Take us through a typical writing day for you

Into A Raging Blaze was written while I was a diplomat in the Swedish foreign service, which is a hectic more-than-fulltime job. You would find me writing on the morning flight to Brussels, on weekends, in short, in any available free-time. Today, I write full-time. My working day is a brief, intense affair. After the hustle of having breakfast and cycling with my two-year daughter to kindergarten, I return to our apartment, prepare a cup of coffee and start work. I like these small routines, they make me focused. To approach work in a relaxed, concentrated state of mind is my ideal. No fuss, no waiting for inspiration and such silliness. I usually reread the part where I stopped writing the day before, and pick up from there.

On a good day I have a strong sense at this point of what I’m about to write. I have my own unspoken goals, such as developing a scene or finishing a certain chapter. I immerse myself, write steadily until lunchtime, then take a short break and rummage through the fridge for something edible or head out to a nearby street kitchen to pick up falafel or shawarma. I love the solitude and don´t want to interrupt my thought processes too much, but I usually check my emails, Facebook and Twitter on my phone, then head back to do some more writing. Around five o’clock, my wife and daughter come home, and I transform from a writer back to being a dad and husband.

What’s the hardest lesson you ever had to learn about writing?

I find it hard to embrace the fact that you can’t rush certain things. I have no problem getting started, and I’m disciplined. But to write something that really touches the reader, really has an emotional impact, you have to take it easy sometimes, let ideas grow, and I have a hard time accepting that.

How do you deal with feedback?

I enjoy feedback immensely – when I get it at the right time in the writing process. I hate it when the timing is bad. Getting feedback too early can be really detrimental to my ideas. As a rule, I write the first draft more or less with a closed door. My wife is the only person I discuss ideas with at this stage, and she´s the first person to read my early drafts, her comments are often spot on. With the first draft finished, I open the door to my writing process, and listen carefully to all comments from a group of trusted readers: my publisher, editor, agent, my wife and a couple of friends. When they object to something in the text, they’re usually right about doing so. I’m grateful to all these bright, sensitive people for helping me out.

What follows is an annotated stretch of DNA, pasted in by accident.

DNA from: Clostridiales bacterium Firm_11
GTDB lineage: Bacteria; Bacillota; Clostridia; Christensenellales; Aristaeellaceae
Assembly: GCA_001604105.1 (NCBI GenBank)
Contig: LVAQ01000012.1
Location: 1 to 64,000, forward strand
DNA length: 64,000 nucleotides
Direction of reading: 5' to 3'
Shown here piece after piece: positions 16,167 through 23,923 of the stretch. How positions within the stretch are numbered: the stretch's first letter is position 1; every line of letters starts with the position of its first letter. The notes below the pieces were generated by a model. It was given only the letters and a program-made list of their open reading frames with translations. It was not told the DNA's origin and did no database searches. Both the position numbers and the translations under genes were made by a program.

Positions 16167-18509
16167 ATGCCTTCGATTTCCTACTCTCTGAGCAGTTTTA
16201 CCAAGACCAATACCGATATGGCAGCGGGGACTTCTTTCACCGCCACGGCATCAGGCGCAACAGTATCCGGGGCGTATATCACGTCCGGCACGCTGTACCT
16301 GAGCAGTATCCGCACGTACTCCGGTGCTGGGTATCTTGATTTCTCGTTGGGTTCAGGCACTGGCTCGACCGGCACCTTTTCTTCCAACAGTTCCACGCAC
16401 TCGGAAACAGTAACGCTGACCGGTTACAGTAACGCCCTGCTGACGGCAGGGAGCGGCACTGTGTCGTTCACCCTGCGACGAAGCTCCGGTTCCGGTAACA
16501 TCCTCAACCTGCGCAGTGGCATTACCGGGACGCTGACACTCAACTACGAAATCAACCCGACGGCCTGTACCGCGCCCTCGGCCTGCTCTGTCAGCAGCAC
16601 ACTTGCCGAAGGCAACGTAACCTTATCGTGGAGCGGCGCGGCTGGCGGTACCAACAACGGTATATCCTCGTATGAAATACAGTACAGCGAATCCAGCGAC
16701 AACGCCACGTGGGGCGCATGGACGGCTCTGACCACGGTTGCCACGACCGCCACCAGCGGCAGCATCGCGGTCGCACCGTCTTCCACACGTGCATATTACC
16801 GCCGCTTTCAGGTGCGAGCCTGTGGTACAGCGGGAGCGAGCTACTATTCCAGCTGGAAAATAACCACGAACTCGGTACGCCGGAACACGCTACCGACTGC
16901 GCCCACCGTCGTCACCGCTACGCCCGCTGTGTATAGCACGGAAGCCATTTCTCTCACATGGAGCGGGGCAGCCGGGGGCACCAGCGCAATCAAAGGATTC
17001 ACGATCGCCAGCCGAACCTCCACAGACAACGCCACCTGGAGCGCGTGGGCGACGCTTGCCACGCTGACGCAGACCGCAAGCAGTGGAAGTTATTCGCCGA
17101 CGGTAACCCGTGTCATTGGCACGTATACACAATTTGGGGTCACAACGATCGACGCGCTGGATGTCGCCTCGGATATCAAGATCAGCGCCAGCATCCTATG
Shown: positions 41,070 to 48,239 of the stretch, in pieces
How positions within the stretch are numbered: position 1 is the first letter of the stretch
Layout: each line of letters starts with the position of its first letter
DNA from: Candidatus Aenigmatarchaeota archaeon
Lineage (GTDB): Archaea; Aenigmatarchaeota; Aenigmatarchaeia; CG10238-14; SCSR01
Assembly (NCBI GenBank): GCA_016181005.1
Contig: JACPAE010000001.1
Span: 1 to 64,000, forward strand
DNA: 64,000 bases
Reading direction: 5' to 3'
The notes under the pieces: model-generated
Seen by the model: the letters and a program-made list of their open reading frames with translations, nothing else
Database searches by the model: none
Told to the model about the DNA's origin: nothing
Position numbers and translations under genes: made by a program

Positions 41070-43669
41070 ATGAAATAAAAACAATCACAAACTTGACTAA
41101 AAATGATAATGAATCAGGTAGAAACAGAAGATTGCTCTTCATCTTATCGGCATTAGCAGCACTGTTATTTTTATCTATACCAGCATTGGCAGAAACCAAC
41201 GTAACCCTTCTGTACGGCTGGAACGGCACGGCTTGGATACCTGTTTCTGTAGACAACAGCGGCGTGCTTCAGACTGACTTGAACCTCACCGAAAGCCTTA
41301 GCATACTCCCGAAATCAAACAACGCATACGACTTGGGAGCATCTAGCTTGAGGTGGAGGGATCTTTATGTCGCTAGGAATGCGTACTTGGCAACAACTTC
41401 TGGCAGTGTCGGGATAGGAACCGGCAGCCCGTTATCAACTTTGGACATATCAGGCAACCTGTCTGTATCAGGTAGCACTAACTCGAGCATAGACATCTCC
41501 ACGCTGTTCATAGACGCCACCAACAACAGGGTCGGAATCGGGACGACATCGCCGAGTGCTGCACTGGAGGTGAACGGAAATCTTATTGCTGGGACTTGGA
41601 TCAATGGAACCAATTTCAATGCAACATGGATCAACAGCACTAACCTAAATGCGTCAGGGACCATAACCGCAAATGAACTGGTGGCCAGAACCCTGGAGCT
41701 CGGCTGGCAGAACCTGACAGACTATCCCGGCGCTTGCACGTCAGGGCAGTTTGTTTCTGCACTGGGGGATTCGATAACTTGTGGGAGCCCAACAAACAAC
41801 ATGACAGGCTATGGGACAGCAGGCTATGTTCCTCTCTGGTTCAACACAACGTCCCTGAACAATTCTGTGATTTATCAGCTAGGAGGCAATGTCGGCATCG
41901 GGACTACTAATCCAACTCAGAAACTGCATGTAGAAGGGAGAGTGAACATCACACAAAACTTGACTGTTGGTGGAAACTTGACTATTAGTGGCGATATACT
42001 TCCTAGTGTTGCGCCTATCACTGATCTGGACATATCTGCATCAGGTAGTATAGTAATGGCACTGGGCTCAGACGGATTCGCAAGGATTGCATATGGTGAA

Who are the authors you admire, and why?

I always return to Graham Greene, for his deft story telling and lovely melancholy. And John le Carré, of course, for his energetic way of depicting the tedious and lethal workings of diplomats and spies. Both of them had stints in the foreign service and intelligence, as I have, and it’s inspiring to think about the various ways they turned their experiences into great fiction. Kerstin Ekman, and her novel Blackwater, is a great read too, with its intense tone and beautiful, harsh language.

Give me some advice about writing…

Start writing, stay cool, be persistent and accept your crises as part of your working process. Getting started is sometimes hard, and usually somewhat disappointing. Words are unforgiving. When I start writing, I know that I will have a crisis and sooner or later reach a point when I question the whole project, get stuck and become worried. This is normal. It usually means that there’s a flaw in the story or a character needs to be reshaped. It’s just a signal that you probably need to find a new perspective to your text, be persistent and not just tear the whole thing apart.

What’s your best advice for an author looking to get into the marketplace…

Well… I guess, having a publisher that I really trust is key. Then I guess you have to be politely persistent with your ideas and write the best you can. Don’t bother about trends, but stay focused on what is important for you, personally. I enjoy long-distance running, and I usually think of writing as a form of marathon, but I assume that analogy doesn’t work for everyone.

What’s next for you?

I’m about to start writing the sequel to Into A Raging Blaze. In parallel, I’m working on the final draft of my next book, 9,3 på Richterskalan (9.3 on the Richter Scale), and looking forward to its Swedish release in autumn. It’s a rather different story, a harrowing eyewitness account of the tsunami catastrophe in Asia on Boxing Day 2004. As a junior diplomat, I was sent to Thailand by our Foreign Ministry as a member of the first response team, and worked there in the weeks following the tsunami.

Into A Raging Blaze is published by Quercus and is available now in hardback and as an ebook.